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Above: A group of 14 PC students traveled to Louisiana for the NOLA
Immersion.
Below: Students on the Urban Plunge with My Brother's Keeper
volunteered at a homeless shelter, an assisted living facility and other
locations.

Students spend winter break serving and learning in New England, New Orleans, Ecuador, and Nicaragua

While most college students across the country savored the final days of winter break before returning to their studies, Mark Correia ’14 (East Providence, R.I.) was in the Lower Ninth Ward of New Orleans, a neighborhood that remains devastated nine years after Hurricane Katrina.

Correia, an accountancy major in the Providence College School of Business, spent a week in New Orleans with 13 PC students and the College chaplain, Rev. James Cuddy, O.P. ’98. They volunteered at a shelter for the poor and homeless, installed energy-efficient light bulbs in homes, and listened to stories about lives since the storm.

“I was kind of skeptical at first. You think, after nine years, that things would actually be better,” said Correia. “But so much work still needs to be done. People do not understand how hard the conditions are. You see neighborhoods with demolished lots and houses that have been rebuilt but aren’t the best quality.”

Meanwhile, Elizabeth Nako ’15 (Natick, Mass.), a history major, was involved in service, too, helping haul couches, mattresses, box springs, and tables up flights of stairs in apartment houses as a volunteer with My Brother’s Keeper.

The nonprofit provides free furniture and food to people in need in eastern Massachusetts. At the end of each delivery the recipients are handed a crucifix and told, “We’re just the delivery people … this is the man who sent you furniture.”

“The best part was seeing people’s reactions, which would typically be of thankfulness with a glimmer of hope in their smile,” said Nako. “The giving of the crucifix is a powerful gesture. It carries a compelling message — through the grace of God’s love I am able to serve others. I feel that I will carry the power of the crucifix’s message with me in every endeavor I do for the rest of my life.”

Service at home and abroad

Campus Ministry sponsored the NOLA Immersion trip to New Orleans and the Urban Plunge service with My Brother’s Keeper, which included work at a homeless shelter as well. For the first time, Campus Ministry made it possible for international students who remained at PC during winter break to join a service project as well.

Campus Minister Sarah Atwood said five students from Vietnam and one from Thailand volunteered at an assisted living facility, a transitional housing complex for the homeless, Ronald McDonald House, and the new My Brother’s Keeper facility in Dartmouth, Mass. 

Service and learning took place outside the United States as well. Through PC’s Feinstein Institute for Public Service, students and professors spent early January in Ecuador and Nicaragua.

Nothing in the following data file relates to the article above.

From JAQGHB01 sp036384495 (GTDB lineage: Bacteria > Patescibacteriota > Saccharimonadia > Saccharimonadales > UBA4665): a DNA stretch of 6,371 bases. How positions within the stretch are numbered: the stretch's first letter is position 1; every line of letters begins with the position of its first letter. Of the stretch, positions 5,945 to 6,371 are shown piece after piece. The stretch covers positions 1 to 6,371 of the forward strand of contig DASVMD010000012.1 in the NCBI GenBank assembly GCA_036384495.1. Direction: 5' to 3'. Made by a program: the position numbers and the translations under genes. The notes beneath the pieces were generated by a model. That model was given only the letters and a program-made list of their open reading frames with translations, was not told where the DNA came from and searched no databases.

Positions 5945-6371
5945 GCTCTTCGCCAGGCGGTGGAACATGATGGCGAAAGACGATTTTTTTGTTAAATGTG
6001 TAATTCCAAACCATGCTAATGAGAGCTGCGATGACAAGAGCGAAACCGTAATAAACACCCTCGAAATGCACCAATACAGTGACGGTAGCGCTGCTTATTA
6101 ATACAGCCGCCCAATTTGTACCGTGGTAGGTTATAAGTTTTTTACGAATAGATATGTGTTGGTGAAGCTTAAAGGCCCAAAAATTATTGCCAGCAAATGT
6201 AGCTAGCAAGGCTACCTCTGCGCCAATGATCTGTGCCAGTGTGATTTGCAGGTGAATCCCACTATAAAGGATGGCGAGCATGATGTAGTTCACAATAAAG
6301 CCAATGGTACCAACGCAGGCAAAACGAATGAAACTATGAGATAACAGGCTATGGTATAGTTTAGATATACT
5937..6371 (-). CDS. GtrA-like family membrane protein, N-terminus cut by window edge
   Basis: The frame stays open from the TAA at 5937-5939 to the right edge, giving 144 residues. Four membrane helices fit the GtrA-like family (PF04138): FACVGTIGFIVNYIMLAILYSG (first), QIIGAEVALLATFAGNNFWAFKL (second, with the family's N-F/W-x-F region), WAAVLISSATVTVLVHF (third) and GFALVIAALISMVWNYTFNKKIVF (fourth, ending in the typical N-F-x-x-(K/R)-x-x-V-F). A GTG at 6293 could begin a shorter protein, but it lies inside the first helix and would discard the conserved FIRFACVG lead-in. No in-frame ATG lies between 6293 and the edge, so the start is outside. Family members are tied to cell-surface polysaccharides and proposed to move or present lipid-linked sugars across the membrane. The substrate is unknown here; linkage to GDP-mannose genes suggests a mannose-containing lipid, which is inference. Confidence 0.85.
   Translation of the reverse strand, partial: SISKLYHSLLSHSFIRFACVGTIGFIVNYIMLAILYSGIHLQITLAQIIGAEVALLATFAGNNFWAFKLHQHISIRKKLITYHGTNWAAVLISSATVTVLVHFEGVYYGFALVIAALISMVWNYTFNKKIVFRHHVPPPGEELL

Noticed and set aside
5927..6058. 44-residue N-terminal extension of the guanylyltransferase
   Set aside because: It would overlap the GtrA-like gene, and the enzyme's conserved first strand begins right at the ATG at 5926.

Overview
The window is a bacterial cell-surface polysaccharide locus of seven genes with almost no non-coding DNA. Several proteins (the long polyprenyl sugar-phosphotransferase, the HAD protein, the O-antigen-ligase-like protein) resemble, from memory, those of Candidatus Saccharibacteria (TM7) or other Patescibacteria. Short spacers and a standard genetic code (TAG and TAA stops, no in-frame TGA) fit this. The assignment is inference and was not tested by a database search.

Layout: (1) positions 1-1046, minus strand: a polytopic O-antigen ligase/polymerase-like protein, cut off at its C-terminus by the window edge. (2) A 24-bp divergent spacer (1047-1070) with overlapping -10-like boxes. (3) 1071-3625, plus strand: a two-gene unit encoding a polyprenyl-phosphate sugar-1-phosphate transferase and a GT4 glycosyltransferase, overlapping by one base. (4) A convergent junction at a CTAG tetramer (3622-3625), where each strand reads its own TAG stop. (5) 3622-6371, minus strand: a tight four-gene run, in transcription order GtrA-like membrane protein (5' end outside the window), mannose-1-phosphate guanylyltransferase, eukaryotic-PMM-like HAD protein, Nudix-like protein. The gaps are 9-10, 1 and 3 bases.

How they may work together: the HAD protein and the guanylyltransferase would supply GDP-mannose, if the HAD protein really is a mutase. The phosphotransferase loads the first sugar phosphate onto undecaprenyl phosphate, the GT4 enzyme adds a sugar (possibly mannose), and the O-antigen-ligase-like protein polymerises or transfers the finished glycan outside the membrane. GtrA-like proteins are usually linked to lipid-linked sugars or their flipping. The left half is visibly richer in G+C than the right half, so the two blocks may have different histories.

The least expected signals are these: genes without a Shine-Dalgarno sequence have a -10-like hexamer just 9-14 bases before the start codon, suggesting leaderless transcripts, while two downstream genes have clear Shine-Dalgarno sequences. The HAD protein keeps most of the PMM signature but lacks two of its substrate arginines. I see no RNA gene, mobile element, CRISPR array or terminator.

Dr. Jeffrey D. Pugh, assistant professor of political science, and Eric Sung, associate professor of photography, led students to Quito, Ecuador, where they lived with families in an indigenous village and cooperated on a photography project, then worked on an anti-bullying campaign with an elementary school.

Dr. Nicholas V. Longo ’96, associate professor of public and community service studies, and Dr. Nuria Alonso García, associate professor of Spanish, directed students in designing a literacy and library fund-raising program for a community in Nicaragua.

Finding grateful recipients 

The service experiences were eye-opening. Alexandra Drury ’17 (Hanover, Mass.), who plans to major in elementary special education, recalled bringing furniture to a couple with young daughters during the Urban Plunge.

“The delivery was extremely moving because, immediately when we walked into the house, the couple acted as if we had known them our entire lives,” said Drury. “It was so powerful to see that a couch that fit so perfectly in the living area, and ‘Hello Kitty’ sheets for the daughters’ beds, were all that was needed for this woman to truly feel at home.”

Even in the most devastated areas of New Orleans, houses are decorated with the colors of Mardi Gras, and even trash cans sport the fleur-de-lis logo, said Meagan Sullivan ’14 (Plainville, Mass.), a health policy and management major. Everywhere, “the culture is tangible,” said Troy Valdivia ’16 (North Providence, R.I.), a social work major.

Valdivia was amazed at the Gospel music during Mass at St. Joan of Arc Church.

“I was blown away by how moved people were by Christ,” said Valdivia. “The opening song was 10 minutes long, and they wanted to go on singing. They didn’t care if they were there for two or three hours. It was really inspiring.”

Jacqueline Luciano ’16 (Staten Island, N.Y.), an economics and global studies major, was struck by the gratitude shown by the people of New Orleans.

“The people who were getting services at the shelter respected the people who worked there. It’s a city based on relationships,” said Luciano. “I asked a man how he was doing, and I didn’t expect much of a response. He said, ‘I’m blessed.’ That’s what has an impact on you. Those are the answers that really touch your heart and make you think about your own life and appreciate what you have.”


— Vicki-Ann Downing


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